Ajay KURIAN

By
Photography Christian MacDonald

Published December 2, 2015

AGE: 31.

ORIGINALLY FROM: Baltimore.

CURRENTLY LIVE: Brooklyn.

GALLERY: 47 Canal, New York.

WHEN YOU FIRST CONSIDERED YOURSELF A FULL-TIME ARTIST: My first solo show in New York in 2011 at Audio Visual Arts. I let go of many things and came to understand what it meant to take a risk on beginning to make a world.

THE MOST SURPRISING REACTION TO YOUR WORK YOU’VE RECEIVED: I remember a curator once was recounting a broken, half-remembered myth about a Greek astronomer who had forsaken the polis. He explained to me that his concerns were towards the stars, not towards measly humans, towards such silly foibles. The astronomer had trained his mind to look nowhere but up. The curator then paused and looked at me and said, “But you are different—you are the astronomer in the polis.” It is the most surprising and wonderful comment I’ve received, and I hope that I live up to it.

DO YOU CONSIDER YOURSELF A LONE ARTIST OR FEEL THAT YOU’RE WORKING IN A COMMUNITY OF PEERS? When I was not yet represented by a gallery, I knew I wanted to be represented by 47 Canal. The artists I felt an affinity towards were there; something was happening there that would be larger than all of us. That doesn’t diminish the singular voice of any one artist (myself included) that shows at the gallery, nor does it mean that the gallery is some sort of collective. It isn’t. But a lot of productive conversations happen there that give shape to one of the more interesting scenes in recent contemporary art. I have seen my voice shift and grow and become something that owes its growth to so many others, but in order to become precisely unique. So the dichotomy seems strained to me because of one adjective: lone. I am an artist with my own way of making and thinking, while also knowing that the truly singular genius is a myth meant to preserve ego, herald a star, and give the art world exactly what it wants—someone who beat everyone else. In reality, it’s never like that.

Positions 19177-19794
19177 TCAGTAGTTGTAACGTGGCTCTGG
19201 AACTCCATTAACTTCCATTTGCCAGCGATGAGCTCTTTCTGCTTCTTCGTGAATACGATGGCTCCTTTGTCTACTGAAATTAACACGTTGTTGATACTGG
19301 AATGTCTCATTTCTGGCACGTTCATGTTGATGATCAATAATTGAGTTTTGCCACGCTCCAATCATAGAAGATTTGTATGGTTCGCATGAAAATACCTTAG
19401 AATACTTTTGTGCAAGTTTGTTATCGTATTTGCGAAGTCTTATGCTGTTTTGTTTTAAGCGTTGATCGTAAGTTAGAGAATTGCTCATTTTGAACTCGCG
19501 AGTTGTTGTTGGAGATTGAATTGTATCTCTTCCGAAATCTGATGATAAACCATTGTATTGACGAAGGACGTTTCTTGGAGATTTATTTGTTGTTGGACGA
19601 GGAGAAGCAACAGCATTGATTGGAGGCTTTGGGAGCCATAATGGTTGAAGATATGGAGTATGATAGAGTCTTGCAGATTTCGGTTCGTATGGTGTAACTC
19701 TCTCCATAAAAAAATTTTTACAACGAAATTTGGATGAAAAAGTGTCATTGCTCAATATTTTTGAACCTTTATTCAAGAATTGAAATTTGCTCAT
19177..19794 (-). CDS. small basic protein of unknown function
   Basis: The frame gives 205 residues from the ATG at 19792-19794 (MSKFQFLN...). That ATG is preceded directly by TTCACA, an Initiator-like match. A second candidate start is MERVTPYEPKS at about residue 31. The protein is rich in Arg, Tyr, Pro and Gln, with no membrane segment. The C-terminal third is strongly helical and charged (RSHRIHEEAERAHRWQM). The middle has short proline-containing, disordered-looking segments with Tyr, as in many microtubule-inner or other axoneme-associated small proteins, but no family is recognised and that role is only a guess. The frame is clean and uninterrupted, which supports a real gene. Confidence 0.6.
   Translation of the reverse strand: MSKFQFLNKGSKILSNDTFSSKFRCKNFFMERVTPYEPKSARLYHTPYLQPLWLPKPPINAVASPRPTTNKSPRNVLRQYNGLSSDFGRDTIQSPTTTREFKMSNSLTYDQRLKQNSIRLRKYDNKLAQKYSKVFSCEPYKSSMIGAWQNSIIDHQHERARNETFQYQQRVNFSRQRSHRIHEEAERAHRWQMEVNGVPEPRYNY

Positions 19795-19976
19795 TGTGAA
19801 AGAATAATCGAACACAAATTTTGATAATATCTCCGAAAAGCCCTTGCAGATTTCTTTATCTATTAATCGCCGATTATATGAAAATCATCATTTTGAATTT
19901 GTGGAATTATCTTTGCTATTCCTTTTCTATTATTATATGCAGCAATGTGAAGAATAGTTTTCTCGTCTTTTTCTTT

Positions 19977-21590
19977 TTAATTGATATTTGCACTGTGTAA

THE BEST THING ABOUT BEING AN ARTIST IN NEW YORK: It is very easy to get materials of nearly any kind the day you need it: from preserved reindeer moss to an Arduino board, a fog machine, customized M&Ms, epoxy clay, fiberglass, or marble—you can get it all in New York without having to kill yourself in a car.

THE WORST: It’s a very draining city, a very unforgiving city, and it’s easy to let its distraction and social noise do their worst … if you’re not careful.

FAVORITE LIVING ARTIST: I never have one single artist who I consider my favorite. I can name artists who are important to me, who demonstrate what it means to craft a hard-won vision of the contemporary world with humor, love, depravity, contradiction, and poetry: Louis C.K., Wolfgang Tillmans, and Paul Beatty.